The impeachment trial in the Senate, based on articles sent over by the House, is going to resemble something completely different than the highly one-sided ‘investigation’ and lies that were allowed to stand in the House of Representatives.
There, GOP Reps. were forbidden to call witnesses, ask questions, and were often completely silenced by the partisan frame-up.
In fact, the links between Adam Schiff and the ‘whistleblower’ were never explored.
However, Senator Lindsey Graham is warning the trial managers that the Senate trial will follow a completely alternate course… one that actually examines the ‘evidence’ and questions the coordination that was rife between the House players and the so-called second hand information provided by the ‘whistleblower.’
The tables are being turned.
“I think they’ve brought up a lot of a lot of issues [during the House impeachment investigation]. They put people forward to testify in their case. Did any of these witnesses that were presented to us, did they have any contact with the whistleblower? I don’t know? I’d like to ask,” Graham told the Washington Examiner.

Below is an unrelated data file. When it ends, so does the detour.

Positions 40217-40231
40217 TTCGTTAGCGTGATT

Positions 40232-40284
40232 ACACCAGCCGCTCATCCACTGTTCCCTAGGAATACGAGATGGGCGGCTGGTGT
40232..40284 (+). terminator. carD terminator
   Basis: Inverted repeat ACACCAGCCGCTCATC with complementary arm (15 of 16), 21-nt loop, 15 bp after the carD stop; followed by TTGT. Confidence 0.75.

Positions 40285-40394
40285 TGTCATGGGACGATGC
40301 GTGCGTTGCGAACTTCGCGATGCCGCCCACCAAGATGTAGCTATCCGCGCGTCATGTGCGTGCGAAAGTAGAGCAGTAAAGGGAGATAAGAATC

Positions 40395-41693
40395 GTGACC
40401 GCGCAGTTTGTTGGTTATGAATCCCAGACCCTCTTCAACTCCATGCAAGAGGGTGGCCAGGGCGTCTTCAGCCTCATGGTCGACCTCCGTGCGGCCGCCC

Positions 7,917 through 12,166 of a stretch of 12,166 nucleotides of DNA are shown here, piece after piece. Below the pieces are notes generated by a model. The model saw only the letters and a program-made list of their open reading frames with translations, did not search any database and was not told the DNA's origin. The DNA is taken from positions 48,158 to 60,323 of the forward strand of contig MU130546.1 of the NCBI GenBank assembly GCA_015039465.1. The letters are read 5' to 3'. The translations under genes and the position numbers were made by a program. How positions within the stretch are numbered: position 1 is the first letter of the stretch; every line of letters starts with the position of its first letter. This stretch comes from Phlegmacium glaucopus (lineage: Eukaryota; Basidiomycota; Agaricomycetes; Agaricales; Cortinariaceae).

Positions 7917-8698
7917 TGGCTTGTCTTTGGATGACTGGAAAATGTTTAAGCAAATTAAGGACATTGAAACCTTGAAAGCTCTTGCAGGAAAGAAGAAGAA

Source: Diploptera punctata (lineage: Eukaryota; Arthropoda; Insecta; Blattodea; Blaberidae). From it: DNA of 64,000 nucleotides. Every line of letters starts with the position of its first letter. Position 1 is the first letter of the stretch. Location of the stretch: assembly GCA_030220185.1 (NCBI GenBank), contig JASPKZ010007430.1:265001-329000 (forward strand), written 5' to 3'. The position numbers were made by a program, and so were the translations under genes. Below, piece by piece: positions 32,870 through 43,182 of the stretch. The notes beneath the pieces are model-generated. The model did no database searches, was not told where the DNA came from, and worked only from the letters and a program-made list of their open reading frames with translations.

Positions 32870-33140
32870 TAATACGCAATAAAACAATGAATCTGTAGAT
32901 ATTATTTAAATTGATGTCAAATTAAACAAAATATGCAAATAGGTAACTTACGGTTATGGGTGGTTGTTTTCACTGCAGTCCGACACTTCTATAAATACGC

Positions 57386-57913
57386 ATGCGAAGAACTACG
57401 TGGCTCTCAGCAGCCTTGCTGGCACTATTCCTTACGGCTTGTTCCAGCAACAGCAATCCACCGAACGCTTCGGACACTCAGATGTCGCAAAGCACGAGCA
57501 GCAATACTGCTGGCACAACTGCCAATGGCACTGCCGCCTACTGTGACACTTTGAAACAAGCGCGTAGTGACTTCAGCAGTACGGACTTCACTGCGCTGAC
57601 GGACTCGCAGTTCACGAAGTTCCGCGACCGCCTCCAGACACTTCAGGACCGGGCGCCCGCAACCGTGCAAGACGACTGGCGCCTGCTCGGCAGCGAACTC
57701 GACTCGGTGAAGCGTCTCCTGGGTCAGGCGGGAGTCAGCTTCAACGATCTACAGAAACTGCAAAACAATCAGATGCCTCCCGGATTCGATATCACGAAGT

“I think some people may ask about is there a connection between the whistleblower and anybody on the manager’s staff? Yeah, that would be a good question to ask. I also think it’s very relevant who this person is.”
House Republicans on the Intelligence Committee attempted to ask witnesses and Schiff during the House impeachment proceedings about the alleged Ukraine whistleblower and his motivations for filing his whistleblower complaint, but they were repeatedly blocked by the chairman.
The House Democratic impeachment managers will wrap up their opening arguments Friday as the White House’s legal counsel prepare its opening arguments in defense of the president this weekend, starting on Saturday. The president’s legal team has 24 hours to over a three-day period to give its case.
Following their arguments, the Q&A phase of the impeachment trial proceeds, and senators will submit their questions of both the impeachment managers and Trump’s legal counsel to Chief Justice John Roberts, who is presiding over the trial. Over a 16-hour period, Roberts will read senators’ submitted questions.